The Albemarle County Planning Commission has denied a critical slope waiver that would allow Verizon Wireless to construct a 73 foot tall tower along Interstate 64, even though it narrowly approved a special use permit for same structure. The denial came despite claims by attorney Stephen Blaine that his client was being held to a higher standard than other wireless providers in the area.

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Because four existing towers are near the same site, Verizon Wireless needed to apply for a special use permit. The site is visible from VDOT’s memorial overlook on I-64.

Staff recommended approval of the tower, but recommended denial of the critical slopes waiver. County Planner Megan Yaniglos told the Commission that three of the four towers in the same location also disturbed critical slopes, but a waiver was not required when they were approved in 2000. Since then, the ordinance has changed to require more review.

Blaine said the tower is necessary to help Verizon Wireless provide service to its customers as they drive along the Interstate, and also to provide service to residents in that section of the County. Blaine said the application addresses the impacts of the disturbances with a sediment control plan.

“We want to uphold the integrity of the critical slope ordinance,” Blaine said. “The way to uphold it and respect it is to consistently apply it using the criteria your engineering department set forth.”

Deputy County Attorney Greg Kamptner said he was not sure why the prior applications were approved without a waiver, but that the County is obligated to apply ordinances that are on the books. He said he did not think that Verizon was being discriminated against, and that something must have been overlooked in the past.

During the public hearing, several members of the Greenwood neighborhood in Albemarle County pleaded with the Commission to deny the application, in part because they want Verizon to introduce landline high-speed access to their community. Tim Scruby of Dick Woods Lane said the construction of the tower would discourage Verizon from investing in such services.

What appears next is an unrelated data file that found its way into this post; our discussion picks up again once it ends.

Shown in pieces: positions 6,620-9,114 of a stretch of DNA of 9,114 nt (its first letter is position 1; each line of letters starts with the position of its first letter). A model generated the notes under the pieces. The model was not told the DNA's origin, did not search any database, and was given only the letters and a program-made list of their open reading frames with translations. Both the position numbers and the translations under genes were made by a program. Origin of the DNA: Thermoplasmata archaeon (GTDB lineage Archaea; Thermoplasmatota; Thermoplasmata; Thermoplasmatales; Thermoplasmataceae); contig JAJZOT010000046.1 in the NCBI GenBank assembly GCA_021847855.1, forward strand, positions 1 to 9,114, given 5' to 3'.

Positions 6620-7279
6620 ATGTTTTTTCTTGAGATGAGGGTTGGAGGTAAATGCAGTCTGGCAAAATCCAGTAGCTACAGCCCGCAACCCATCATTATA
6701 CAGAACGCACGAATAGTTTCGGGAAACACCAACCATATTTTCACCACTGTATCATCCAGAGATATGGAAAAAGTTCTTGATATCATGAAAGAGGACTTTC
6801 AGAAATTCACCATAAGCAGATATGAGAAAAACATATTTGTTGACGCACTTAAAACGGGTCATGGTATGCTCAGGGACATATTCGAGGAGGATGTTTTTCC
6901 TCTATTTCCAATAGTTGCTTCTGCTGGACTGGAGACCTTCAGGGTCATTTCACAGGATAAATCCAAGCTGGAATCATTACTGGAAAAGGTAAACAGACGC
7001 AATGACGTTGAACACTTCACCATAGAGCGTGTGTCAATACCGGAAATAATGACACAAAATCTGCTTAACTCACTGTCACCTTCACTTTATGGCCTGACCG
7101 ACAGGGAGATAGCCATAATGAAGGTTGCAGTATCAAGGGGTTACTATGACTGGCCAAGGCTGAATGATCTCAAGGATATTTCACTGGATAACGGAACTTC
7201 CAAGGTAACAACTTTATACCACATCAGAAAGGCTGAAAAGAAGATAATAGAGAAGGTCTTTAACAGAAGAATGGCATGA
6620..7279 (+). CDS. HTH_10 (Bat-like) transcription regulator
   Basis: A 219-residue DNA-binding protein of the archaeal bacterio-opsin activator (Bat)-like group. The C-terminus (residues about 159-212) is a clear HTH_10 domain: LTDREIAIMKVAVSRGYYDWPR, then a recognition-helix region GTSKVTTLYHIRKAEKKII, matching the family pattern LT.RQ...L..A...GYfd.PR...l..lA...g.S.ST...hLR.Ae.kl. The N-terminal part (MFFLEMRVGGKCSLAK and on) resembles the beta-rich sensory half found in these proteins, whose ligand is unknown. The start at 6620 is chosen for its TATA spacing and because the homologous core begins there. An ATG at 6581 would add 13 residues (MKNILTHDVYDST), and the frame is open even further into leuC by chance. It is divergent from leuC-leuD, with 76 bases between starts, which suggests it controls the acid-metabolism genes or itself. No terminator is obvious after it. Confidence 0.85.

Blaine said that Verizon Wireless is a separate company from Verizon, the phone company that is being asked by residents to provide DSL service. “If there’s a business reason for the landline company to extend DSL then they will,” he said, but added that wireless Internet might be a possibility in the future.

Commissioner Marcia Joseph (At-Large) said she lives in an area that is not served by wired broadband, but that she made a choice to invest in a large satellite dish so she could run her business from home. “It’s hard for me to support additional, more urban, services in the rural areas,” she said.

After an hour and a half of discussion, the Commission voted 4-3 to approve the special use permit. Scottsville Linda Porterfield (Scottsville) said she could not support a fifth tower in the location, and Commissioners Cannon and Strucko sided with her. Strucko then made a motion to deny the critical slopes waiver, which was approved 4-3.

The item will go to the Board of Supervisors on May 7, 2008. If the Board agrees with the Commission, the application will be denied. The Albemarle County Planning Commission is expected to have a work session related to the process for reviewing wireless tower facilities at their meeting on April 22, 2008.


Sean Tubbs

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